WICKED generates a lot of Green in Little Rock

The Broadway sensation WICKED flew out of Robinson Performance Hall on Sunday, January 19th after a record-setting 24-performance return engagement in Little Rock, presented by Celebrity Attractions. Welcomed by the Little Rock Convention and Visitors Bureau, WICKED’s third play in Little Rock grossed over $3.9 million in sales and was seen by more than 50,000 patrons.

Based on a statistical analysis by The Broadway League, the New York City-based national trade association for the Broadway industry, the local economic impact of this year’s engagement of WICKED in Little Rock can be estimated at over $12.7 million. This estimate includes economic impact generated by patrons, tourism, hotels, dining at local restaurants, parking and more. It also includes the cost of local supplies and local labor involved in the production.

The cultural phenomenon returned by popular demand after successful runs in 2010 and 2013, providing a significant impact on the local economy once again. “We are overwhelmed by the support of Broadway and by the love Arkansans have for WICKED. The show has certainly turned Little Rock into the Emerald City,” says Kristin Dotson, CEO of Celebrity Attractions. “It has been extraordinary way to kick off 2020, with patrons coming from 74 of Arkansas’ 75 counties and from each of its neighboring states. It is also exciting to see the impact that WICKED had on downtown Little Rock during the run.  Restaurants, hotels and retail establishments have benefited from the number of visitors in town for the production.”

Celebrity Attractions has helped drive the local economy by showcasing high-profile Broadway, concert and comedy events.  Since its reopening in 2016, Robinson Performance Hall has become Little Rock’s definitive center for live entertainment, offering more than 320 performances with more than 479,000 patrons attending ticketed events.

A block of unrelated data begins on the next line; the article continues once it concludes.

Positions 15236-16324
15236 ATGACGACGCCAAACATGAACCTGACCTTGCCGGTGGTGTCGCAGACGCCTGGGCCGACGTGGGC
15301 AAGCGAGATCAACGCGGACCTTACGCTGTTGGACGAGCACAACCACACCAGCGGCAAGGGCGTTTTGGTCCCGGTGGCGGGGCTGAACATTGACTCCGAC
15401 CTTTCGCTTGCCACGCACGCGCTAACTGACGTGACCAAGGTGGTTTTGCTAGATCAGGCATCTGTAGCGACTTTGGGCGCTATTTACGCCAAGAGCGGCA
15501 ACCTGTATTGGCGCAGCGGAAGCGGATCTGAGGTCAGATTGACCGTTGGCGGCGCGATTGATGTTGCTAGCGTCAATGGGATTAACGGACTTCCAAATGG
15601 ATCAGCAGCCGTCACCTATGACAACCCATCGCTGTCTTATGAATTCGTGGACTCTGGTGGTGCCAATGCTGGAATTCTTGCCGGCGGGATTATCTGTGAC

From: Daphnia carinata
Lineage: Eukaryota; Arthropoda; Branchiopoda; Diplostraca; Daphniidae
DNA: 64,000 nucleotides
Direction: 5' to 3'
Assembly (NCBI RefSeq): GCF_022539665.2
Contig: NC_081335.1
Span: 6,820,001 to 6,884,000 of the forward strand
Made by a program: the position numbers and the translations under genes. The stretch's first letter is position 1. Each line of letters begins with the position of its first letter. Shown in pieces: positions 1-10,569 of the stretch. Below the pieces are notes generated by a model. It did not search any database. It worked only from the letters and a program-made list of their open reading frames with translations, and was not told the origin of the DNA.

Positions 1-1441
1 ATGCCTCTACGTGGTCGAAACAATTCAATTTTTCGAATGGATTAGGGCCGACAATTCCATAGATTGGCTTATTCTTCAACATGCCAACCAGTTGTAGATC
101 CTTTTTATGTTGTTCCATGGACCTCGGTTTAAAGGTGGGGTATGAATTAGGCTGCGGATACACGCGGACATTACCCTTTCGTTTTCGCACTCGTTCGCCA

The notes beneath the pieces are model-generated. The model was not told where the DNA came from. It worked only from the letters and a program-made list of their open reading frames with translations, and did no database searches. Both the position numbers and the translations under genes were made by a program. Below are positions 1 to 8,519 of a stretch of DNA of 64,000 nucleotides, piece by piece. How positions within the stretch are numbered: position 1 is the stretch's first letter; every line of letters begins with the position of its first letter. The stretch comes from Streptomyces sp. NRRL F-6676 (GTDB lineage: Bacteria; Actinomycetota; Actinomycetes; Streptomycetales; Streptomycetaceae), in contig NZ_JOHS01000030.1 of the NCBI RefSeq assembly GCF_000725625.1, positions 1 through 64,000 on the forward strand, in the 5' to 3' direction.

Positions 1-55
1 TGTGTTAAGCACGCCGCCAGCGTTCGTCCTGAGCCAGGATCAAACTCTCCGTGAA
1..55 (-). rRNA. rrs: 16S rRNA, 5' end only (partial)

Celebrity Attractions will announce its 2020-2021 season in just a few weeks.

Little Rock chosen as 2020 Hottest Foodie City!

Little Rock has been named “America’s Next Hottest Foodie Destination 2020” by the Foodie Flashpacker blog. Little Rock won 39% of public votes, beating out 32 other cities from around the country including Walla Walla, WA, Albuquerque, NM, Dallas, TX and Minneapolis, MN.

No other city even came close to Little Rock!

Food and travel bloggers, and general public were invited to vote for Little Rock.  Voting started on December 16 and ran for a week.

Foodie Flashpacker Nathan Aguilera has spent the past six years traveling and eating dishes across 60+ countries on 5 continents. Nathan shares his experiences with people everywhere through the Foodie Flashpacker blog.

Vote for Little Rock as a Foodie City!

Foodie Flashpacker polled top travel bloggers seeking their favorite food destinations. Little Rock has been nominated with 33 U.S. cities for America’s next hottest foodie destination.